Despite my best planning efforts, it looked like we were going to be late… again!

In the vain hopes that waiting anxiously by the train door would get us there faster, I packed up my stuff and scrambled to the exit. At the very least, I could be the first one out and maybe chase a train down. I knew that I was flirting with missing yet another train, so I let out a loud, obviously agitated, sigh.

And so did the man behind me.

I wheeled around to see a giant man, looming behind me, who appeared even more anxious than I was.

And that’s when my trip handed me life lesson number three:

Share the plan with others.

One look and one sigh and we instantly became weary travel besties.

Turns out, he had experienced a very similar travel day, and was about to miss the same exact train I was gunning for. So, once our train finally stopped, we decided to run together to find the next one. Luckily, the train was one track away.

But something was wrong…

David was yelling in French to the train conductors and running back and forth between two specific train cars. I was completely lost, but had decided to hitch my wagon to his horse and go wherever he did. I figured, at the very least, I wouldn’t be alone.

Turns out, I would have been much more than alone had I not done this.

When we finally boarded the train and the doors closed, David explained his concern.

Apparently, the trains in Europe attach and detach from each other very easily. Sometimes, depending on the route, the front of a train will be separated from the back of the train mid-trip and be sent in a completely different direction. A well-meaning, but totally unsuspecting, traveler could potentially choose the wrong half of the train without even realizing it.

In short, I could have ended up in Switzerland.

And without my friend David, I very well would have.

An hour and an amazing conversation later, David was gone, and I was alone in St. Gervais.

That’s when my trip bestowed me with the next life lesson of the day:

Keep faith in the plan.

There were plenty of issues standing squarely in the way of this faith. For starters, it was 10pm at night, and the last train to Chamonix was not supposed to arrive until 11:30pm. St. Gervais is a teeny, tiny town that receives next to no tourists, so everything but one local bar was closed. Oh and there’s that pesky little fact I’m incredibly impatient and prone to worrying.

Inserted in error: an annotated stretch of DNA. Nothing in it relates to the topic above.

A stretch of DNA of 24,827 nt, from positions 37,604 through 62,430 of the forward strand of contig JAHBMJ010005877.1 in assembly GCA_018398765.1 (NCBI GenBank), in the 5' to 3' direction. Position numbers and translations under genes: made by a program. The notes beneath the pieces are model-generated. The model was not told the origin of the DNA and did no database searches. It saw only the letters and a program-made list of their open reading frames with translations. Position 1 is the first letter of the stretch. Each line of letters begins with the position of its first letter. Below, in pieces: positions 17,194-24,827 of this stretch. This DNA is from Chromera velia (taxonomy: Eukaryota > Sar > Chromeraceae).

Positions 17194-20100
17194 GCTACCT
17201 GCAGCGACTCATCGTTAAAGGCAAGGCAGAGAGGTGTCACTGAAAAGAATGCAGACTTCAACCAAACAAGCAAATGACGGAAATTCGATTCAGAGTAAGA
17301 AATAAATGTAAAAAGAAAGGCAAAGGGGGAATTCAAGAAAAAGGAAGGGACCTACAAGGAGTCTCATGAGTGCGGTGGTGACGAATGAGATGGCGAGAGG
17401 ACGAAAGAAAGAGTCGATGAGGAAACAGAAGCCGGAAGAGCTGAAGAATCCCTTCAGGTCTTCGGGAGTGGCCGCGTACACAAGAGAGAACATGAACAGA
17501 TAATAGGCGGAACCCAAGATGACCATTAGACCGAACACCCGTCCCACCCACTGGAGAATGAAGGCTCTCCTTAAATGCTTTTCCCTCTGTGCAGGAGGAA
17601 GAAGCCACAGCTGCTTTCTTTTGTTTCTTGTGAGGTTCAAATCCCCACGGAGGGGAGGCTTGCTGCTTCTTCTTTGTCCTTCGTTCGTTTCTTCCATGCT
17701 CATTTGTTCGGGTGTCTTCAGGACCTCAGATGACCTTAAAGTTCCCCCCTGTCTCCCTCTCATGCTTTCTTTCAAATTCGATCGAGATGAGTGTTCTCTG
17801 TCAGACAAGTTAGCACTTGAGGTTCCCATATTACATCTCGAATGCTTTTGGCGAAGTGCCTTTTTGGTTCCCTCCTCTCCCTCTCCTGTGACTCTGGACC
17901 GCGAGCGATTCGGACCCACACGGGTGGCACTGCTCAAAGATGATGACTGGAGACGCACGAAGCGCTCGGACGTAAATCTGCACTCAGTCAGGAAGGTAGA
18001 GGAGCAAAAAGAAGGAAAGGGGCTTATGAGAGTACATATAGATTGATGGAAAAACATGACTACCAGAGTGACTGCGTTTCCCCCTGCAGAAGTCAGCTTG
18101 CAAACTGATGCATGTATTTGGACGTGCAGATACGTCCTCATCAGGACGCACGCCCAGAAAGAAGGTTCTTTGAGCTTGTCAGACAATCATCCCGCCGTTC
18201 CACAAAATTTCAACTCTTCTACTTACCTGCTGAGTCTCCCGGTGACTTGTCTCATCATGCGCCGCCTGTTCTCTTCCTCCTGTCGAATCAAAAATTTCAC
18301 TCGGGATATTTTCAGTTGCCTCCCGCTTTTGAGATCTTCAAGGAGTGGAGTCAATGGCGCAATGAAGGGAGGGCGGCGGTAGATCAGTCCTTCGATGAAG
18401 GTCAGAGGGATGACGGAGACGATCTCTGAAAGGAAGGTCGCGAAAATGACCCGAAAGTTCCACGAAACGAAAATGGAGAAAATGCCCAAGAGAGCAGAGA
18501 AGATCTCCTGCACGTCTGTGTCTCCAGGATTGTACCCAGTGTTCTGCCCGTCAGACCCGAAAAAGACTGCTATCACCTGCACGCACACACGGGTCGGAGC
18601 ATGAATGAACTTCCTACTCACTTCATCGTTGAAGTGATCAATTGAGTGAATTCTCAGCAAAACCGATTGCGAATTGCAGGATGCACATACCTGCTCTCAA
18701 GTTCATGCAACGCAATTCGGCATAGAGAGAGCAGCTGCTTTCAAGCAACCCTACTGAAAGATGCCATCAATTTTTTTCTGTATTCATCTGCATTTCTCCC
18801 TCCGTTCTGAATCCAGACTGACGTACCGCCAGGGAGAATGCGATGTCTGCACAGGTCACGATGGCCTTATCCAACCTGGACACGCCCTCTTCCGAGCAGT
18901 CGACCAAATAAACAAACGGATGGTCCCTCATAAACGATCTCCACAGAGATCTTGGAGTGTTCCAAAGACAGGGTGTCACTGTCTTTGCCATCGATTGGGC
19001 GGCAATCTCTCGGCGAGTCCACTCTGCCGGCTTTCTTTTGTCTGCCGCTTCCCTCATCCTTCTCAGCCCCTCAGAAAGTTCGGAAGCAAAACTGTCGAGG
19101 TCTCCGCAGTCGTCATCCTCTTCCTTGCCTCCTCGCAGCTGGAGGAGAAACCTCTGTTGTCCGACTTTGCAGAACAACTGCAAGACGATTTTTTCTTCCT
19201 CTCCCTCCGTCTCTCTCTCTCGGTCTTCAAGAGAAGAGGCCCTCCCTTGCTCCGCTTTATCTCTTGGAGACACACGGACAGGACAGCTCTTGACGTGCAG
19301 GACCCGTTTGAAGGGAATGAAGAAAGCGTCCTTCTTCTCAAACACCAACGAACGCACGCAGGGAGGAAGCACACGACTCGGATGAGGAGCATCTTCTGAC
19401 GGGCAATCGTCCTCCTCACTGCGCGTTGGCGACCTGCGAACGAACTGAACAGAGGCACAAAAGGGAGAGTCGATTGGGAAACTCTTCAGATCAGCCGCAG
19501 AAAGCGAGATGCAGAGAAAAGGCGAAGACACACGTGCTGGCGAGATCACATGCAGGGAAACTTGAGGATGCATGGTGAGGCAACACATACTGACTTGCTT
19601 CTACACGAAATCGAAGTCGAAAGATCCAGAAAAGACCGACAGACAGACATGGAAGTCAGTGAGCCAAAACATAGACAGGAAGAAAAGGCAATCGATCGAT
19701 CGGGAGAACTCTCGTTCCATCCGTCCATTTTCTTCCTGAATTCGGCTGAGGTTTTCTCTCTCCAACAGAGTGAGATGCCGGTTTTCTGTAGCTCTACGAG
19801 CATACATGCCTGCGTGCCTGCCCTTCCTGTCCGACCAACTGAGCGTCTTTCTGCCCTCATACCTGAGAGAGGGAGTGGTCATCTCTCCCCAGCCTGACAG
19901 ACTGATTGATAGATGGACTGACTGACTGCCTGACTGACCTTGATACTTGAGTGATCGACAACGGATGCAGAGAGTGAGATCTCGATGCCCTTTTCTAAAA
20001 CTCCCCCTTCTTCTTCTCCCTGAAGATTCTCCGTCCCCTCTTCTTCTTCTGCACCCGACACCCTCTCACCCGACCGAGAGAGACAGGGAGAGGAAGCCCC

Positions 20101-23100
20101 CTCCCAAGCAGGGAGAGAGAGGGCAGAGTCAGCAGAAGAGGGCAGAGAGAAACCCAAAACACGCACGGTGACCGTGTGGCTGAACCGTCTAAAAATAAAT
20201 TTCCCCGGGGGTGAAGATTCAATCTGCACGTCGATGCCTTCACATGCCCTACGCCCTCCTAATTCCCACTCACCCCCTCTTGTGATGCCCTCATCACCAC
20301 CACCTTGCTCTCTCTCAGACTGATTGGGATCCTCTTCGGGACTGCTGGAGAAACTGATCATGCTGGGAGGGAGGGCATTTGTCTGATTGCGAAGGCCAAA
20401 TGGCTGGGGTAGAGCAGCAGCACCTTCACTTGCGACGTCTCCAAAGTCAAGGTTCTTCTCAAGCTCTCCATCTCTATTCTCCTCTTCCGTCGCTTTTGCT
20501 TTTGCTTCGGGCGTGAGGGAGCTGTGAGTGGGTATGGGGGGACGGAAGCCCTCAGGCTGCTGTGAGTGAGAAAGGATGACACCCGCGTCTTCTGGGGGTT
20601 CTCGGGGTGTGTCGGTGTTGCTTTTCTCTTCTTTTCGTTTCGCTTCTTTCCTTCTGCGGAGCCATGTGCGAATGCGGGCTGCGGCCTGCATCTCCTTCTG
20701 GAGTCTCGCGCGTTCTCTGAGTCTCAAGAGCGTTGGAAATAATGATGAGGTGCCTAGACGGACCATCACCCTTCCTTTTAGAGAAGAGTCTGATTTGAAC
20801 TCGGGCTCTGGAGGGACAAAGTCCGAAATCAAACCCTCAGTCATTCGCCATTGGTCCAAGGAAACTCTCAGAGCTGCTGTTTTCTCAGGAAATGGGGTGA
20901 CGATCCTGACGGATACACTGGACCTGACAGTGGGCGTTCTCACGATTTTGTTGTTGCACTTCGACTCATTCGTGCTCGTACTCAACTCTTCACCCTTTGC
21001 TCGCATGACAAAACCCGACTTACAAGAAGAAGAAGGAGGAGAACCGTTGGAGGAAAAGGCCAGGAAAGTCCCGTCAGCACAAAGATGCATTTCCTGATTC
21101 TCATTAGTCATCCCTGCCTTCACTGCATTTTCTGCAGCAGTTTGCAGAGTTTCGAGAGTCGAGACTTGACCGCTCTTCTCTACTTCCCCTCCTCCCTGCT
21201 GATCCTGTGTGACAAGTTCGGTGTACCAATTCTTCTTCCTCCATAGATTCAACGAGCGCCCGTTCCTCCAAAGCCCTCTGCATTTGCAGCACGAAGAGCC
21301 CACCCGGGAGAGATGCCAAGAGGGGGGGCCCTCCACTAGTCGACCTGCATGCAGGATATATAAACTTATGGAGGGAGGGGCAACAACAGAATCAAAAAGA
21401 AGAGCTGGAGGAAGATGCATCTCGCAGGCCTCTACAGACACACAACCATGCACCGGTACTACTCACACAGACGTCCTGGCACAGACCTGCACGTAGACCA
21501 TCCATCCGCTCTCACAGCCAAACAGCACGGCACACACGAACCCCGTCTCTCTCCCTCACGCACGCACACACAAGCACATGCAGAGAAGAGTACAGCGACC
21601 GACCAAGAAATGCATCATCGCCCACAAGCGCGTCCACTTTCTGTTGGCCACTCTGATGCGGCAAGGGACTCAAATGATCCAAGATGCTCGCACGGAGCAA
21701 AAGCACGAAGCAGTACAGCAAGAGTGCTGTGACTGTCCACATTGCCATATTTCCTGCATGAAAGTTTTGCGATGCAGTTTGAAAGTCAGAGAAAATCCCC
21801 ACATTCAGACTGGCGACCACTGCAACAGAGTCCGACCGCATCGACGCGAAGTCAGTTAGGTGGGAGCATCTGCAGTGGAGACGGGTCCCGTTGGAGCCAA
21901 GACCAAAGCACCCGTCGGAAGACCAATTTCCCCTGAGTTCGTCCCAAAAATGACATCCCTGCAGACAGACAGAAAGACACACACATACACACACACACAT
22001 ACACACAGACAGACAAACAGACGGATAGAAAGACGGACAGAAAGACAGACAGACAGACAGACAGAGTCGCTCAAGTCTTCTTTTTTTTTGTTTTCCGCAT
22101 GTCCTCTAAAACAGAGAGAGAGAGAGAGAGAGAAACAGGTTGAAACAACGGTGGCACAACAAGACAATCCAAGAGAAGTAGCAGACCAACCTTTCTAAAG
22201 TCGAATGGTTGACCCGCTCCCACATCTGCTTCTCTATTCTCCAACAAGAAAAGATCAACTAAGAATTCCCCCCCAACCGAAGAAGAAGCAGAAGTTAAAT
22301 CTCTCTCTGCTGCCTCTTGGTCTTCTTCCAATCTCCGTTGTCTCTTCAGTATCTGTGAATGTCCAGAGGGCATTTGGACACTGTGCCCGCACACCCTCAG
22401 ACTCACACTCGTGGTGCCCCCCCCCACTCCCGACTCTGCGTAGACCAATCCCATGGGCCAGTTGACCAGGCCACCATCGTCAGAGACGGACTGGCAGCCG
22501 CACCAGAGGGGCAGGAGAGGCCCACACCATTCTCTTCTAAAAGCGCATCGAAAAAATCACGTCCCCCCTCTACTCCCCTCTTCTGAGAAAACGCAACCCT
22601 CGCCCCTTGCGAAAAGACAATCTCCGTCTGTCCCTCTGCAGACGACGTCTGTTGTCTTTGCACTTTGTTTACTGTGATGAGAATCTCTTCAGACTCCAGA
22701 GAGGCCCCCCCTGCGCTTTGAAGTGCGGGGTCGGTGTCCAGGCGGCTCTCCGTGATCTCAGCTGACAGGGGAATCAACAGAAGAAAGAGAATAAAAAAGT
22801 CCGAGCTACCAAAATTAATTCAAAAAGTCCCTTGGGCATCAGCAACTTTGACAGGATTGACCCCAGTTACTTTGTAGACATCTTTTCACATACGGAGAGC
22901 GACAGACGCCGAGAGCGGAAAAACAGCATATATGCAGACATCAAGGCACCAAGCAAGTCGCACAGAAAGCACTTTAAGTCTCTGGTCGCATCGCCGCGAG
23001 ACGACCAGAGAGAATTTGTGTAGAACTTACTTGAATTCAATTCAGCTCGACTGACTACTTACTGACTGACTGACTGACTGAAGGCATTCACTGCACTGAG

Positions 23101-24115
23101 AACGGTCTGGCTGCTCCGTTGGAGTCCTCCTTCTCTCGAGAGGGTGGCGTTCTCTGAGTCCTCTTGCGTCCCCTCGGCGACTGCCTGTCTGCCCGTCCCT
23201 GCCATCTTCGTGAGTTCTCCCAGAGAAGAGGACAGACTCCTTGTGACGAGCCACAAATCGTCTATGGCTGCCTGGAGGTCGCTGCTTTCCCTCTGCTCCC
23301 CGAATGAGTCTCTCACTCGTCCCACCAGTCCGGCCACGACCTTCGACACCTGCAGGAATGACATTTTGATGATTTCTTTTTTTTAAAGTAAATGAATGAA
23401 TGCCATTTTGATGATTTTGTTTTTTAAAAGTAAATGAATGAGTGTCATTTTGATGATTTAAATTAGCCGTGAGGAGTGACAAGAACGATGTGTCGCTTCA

So there I was, once again, freaking out.

After an hour and a half of pacing, I had convinced myself that I was going to have to sneak into the bar and sleep behind the coolers until morning, when a miracle happened.

On the dark horizon, I saw a large bus approaching.

I think I actually cried tears of joy.


In just moments, the bus was soon en route to Chamonix, and after 20 minutes of pitch-black rolling hills, we arrived. Once again, my naiveté had me convinced that I could just wander the streets until I found my friends’ hostel. I hopped off the bus and began that classic lost person ‘looking around then looking back at my phone then looking around again all while trying to pretend like I know where I’m going’ charade.

The bus driver saw right through it.

He looked at me desperately looking at my map and said the five most magical words I had heard all day:

“Get back on the bus.”


Clearly, I should have been more faithful!

That angel of a man drove me all the way to the front door of the hostel, which for the record, was definitely NOT walking distance from the bus stop.

After one of the craziest days I had ever experienced, I finally arrived.

That’s when my trip awarded me with the last, not to mention well-earned, life lesson of the day:

When the plan fails, just be cool with the chaos.

And always, always, always, no matter what, keep going.

After that crazy day, I had learned more than a few amazing things about travel, and consequently, about life.

I learned that a plan and perseverance could overcome Murphy’s Law.

Just like life.

I learned that if I had given up or given in, I never would have made it to my destination.

Just like life.

I learned that other people could be massively meaningful to the journey.

Just like life.

I learned that faith would be rewarded with opportunities if I was going in the right direction.

Just like life.

And ultimately I learned to go with the flow and always strive to be cool with the inevitable chaos.

Just like life.

Because, just like life, the journey and the destination are well worth the risk.


What adventures have taught you one or all of these valuable lessons? Have you always been the student, or have you ever had the opportunity to be the teacher?

I believe that every greatness we enjoy right now can be traced back to one person, conversation, or observation that provided a turning point in our lives. I’d love to hear if you believe this, too.

Did this story resonate with you? Or did it make you think of a story of your own? Share your story or your reaction in the comments below.

Because sharing stories is an instinctual, powerful way to touch the hearts of others and change the world around us.